Malignant narcissists are shameless characters. And they prove and important point: not all shame is inherently toxic or detrimental to one’s self-image.
Hot headed characters in relationships are notoriously problematic. They’re easily irritated and can’t seem to regain control once they lose their temper. They might promise to behave better the next time. But that time never comes. All seems well when they have their way. But when they feel denied or confronted – watch out!
We once widely regarded truth as the “best policy.” That’s partly because we understood that it always outs in the end. But it’s also because the it mattered to us more than it seems to these days.
The more character disturbed someone is, the more problematic it is when they seek dominance.
Some folks don’t just boast of greatness. They actually believe in their superiority. And they rarely waver in that conviction even in the face of overwhelming evidence to the contrary.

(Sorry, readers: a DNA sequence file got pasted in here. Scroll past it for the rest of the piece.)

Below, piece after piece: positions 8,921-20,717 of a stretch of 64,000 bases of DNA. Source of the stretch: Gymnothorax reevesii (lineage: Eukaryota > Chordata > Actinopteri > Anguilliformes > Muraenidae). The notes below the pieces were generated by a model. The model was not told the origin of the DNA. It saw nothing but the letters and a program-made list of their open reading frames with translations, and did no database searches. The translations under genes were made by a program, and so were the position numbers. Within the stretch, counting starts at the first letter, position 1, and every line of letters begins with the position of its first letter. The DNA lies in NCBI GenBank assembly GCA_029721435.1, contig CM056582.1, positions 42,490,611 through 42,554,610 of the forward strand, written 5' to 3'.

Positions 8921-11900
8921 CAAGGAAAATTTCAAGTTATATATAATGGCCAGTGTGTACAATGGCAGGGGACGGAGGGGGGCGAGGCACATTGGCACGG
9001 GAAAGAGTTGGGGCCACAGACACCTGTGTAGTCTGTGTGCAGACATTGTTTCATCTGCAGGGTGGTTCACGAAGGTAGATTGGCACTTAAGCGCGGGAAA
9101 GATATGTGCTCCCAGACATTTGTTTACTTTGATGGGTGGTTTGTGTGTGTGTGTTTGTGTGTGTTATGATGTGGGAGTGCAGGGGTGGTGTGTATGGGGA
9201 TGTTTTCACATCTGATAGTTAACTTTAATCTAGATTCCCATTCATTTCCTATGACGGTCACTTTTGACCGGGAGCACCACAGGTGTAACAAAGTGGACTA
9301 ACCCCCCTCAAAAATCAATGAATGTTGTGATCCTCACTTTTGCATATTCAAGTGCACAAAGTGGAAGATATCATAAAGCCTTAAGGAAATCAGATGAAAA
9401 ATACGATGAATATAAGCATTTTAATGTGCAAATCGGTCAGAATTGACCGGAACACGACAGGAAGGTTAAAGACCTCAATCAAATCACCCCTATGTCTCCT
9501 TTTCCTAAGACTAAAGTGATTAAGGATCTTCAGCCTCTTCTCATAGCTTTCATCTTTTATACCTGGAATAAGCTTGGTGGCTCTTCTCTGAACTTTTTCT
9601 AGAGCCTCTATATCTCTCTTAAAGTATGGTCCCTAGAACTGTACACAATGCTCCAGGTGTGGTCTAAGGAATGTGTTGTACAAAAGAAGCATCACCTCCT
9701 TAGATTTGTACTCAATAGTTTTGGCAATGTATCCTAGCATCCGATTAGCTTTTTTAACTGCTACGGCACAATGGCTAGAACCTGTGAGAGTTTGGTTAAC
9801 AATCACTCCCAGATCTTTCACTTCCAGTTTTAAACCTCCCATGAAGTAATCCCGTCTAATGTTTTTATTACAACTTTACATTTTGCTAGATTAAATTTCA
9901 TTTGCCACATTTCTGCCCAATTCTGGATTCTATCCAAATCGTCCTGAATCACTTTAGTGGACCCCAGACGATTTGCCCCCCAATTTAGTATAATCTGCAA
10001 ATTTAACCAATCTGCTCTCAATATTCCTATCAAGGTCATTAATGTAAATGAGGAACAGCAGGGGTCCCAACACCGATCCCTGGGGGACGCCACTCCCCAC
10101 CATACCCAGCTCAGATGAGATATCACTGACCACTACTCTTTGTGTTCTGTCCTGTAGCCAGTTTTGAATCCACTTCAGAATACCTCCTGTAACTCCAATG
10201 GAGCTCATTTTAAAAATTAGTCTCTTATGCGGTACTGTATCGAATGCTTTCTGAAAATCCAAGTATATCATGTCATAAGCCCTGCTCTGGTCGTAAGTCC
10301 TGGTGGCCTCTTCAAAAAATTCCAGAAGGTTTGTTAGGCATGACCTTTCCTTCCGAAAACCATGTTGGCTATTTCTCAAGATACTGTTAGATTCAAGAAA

We all want the disturbed characters we know to have a change of mind. We want them to see things differently – as we and others see them. And we want them to behave differently, too, like most of the responsible people we know. But mostly we want them to WANT to see and do things differently. And that, of course, is a matter of heart.
Smugness and glibness are red flags for the most serious types of character disturbance.
In many ways, character is like a psychological immune system, giving us the resources to be less vulnerable to the forces that might otherwise hurt or corrupt us.
Folks whose ways of seeing and doing things are so toxic that they’re rightfully considered “character-disordered” always cause big problems in relationships. And presently, the prognosis for change is extremely poor for the significantly disordered. There’s more hope for the mildly disturbed character, but the motivation and mode of intervention have to be just right!
Humble, honest self-reckoning is more than liberating. It’s also empowering. Truth, in its essence, is both power and freedom.